# Rate of change of ##L## in a rotating coordinate system

• I
• Kashmir
In summary, we discussed the relationship between the time rates of a vector in an inertial frame and a co-located rotating frame. We found that there exists a relationship between the two rates, with the addition of the angular velocity vector. However, this derivation only applies when the vector is independent of the coordinate system, which is not the case for the angular momentum vector. Therefore, we cannot use the same formula for the time rate of angular momentum.

#### Kashmir

* We've a vector ##\mathbf{A}## lying in space, changing according to some rule.

* We introduce an inertial frame and find ##\left(\frac{d}{d t}
\mathbf{A} \right)_{i n}## in it.

* We also introduce a co located frame rotating with ##\mathbf{\omega}##. In this rotating frame I find ##\left(\frac{d}{d t}
\mathbf{A} \right)_{rot}##

* There exists a relationship between the two time rates as
##\left ( \frac{d\mathbf A}{dt} \right )_\text{inertial} = \left ( \frac{d\mathbf A}{dt} \right )_\text{rot} + \boldsymbol \omega \times \mathbf A##

* In all of this derivation it was assumed that the vector ##\mathbf{A}## was independent of the coordinate system. We merely observed the vector in two frames. The vector is independent of the coordinate system.

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* Can we use the above equation on angular momentum vector ##\mathbf{L}## i.e ##\left ( \frac{d\mathbf L}{dt} \right )_\text{inertial} = \left ( \frac{d\mathbf L}{dt} \right )_\text{rot} + \boldsymbol \omega \times \mathbf L##?

I think no we can't.

In the derivation of the ##\left ( \frac{d\mathbf A}{dt} \right )_\text{inertial} = \left ( \frac{d\mathbf A}{dt} \right )_\text{rot} + \boldsymbol \omega \times \mathbf A## we assumed that the vector ##\mathbf{A}## was independent of the coordinate system, its lengths and direction in space is independent of the coordinate system.

However for ##\mathbf{L}## that isn't the case.
##\mathbf{L}## has a different length in a stationary frame than in a rotating one. So the derivation doesn't apply.

$$L=r \times p$$
$$\frac{dL}{dt}=\frac{dr}{dt} \times p + r \ \times \frac{dp}{dt}$$
Why don't you use this relation to check the result ?

vanhees71
Of course you can use the formula. The formula refers to the time derivative of polar or axial vector components (not vectors!).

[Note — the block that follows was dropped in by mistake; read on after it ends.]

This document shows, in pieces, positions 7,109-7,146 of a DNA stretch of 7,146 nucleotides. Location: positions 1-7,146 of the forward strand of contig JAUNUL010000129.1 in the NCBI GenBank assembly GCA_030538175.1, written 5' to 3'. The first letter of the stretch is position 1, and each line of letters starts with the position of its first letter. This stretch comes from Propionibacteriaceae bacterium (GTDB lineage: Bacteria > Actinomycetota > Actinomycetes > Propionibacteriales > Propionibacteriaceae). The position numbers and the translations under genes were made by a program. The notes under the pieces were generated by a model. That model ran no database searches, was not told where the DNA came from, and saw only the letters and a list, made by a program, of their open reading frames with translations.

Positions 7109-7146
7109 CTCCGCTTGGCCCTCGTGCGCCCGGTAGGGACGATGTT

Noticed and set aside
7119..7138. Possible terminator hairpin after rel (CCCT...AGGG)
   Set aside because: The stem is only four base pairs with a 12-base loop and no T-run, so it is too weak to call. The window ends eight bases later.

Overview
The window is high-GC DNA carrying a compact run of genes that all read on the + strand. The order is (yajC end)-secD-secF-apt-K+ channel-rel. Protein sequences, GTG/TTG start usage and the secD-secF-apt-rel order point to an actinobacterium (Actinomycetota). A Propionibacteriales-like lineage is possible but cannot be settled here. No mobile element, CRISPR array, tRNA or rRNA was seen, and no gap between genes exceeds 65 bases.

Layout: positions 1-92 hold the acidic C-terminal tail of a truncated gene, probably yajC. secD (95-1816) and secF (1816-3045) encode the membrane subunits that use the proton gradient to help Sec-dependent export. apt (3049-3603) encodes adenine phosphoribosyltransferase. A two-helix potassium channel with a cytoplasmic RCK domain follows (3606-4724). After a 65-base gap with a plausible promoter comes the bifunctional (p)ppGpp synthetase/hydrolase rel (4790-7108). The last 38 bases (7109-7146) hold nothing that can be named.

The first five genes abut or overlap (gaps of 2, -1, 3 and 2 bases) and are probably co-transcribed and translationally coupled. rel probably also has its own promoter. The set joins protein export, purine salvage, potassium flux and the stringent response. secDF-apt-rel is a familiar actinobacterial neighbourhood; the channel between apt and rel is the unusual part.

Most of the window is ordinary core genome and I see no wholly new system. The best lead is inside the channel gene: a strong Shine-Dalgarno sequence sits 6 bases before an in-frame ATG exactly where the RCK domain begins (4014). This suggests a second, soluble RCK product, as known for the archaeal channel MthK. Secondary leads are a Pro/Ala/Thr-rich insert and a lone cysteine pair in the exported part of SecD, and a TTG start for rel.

## 1. What is the rate of change of ##L## in a rotating coordinate system?

The rate of change of ##L## in a rotating coordinate system refers to the change in angular momentum with respect to time in a rotating coordinate system. This measures how quickly the angular momentum of an object is changing as it rotates.

## 2. How is the rate of change of ##L## calculated in a rotating coordinate system?

The rate of change of ##L## in a rotating coordinate system can be calculated using the equation ##\frac{dL}{dt} = I\frac{d\omega}{dt}##, where ##I## is the moment of inertia and ##\omega## is the angular velocity.

## 3. What factors affect the rate of change of ##L## in a rotating coordinate system?

The rate of change of ##L## in a rotating coordinate system is affected by the moment of inertia, the angular velocity, and any external torques acting on the system. Changes in any of these factors can result in a change in the rate of change of ##L##.

## 4. How does the rate of change of ##L## in a rotating coordinate system impact the motion of an object?

The rate of change of ##L## in a rotating coordinate system is directly related to the angular acceleration of an object. It determines how quickly the object's angular velocity is changing, which in turn affects its rotational motion.

## 5. Can the rate of change of ##L## be negative in a rotating coordinate system?

Yes, the rate of change of ##L## can be negative in a rotating coordinate system. This means that the angular momentum is decreasing over time, which can happen if there is an external torque acting in the opposite direction of the rotation.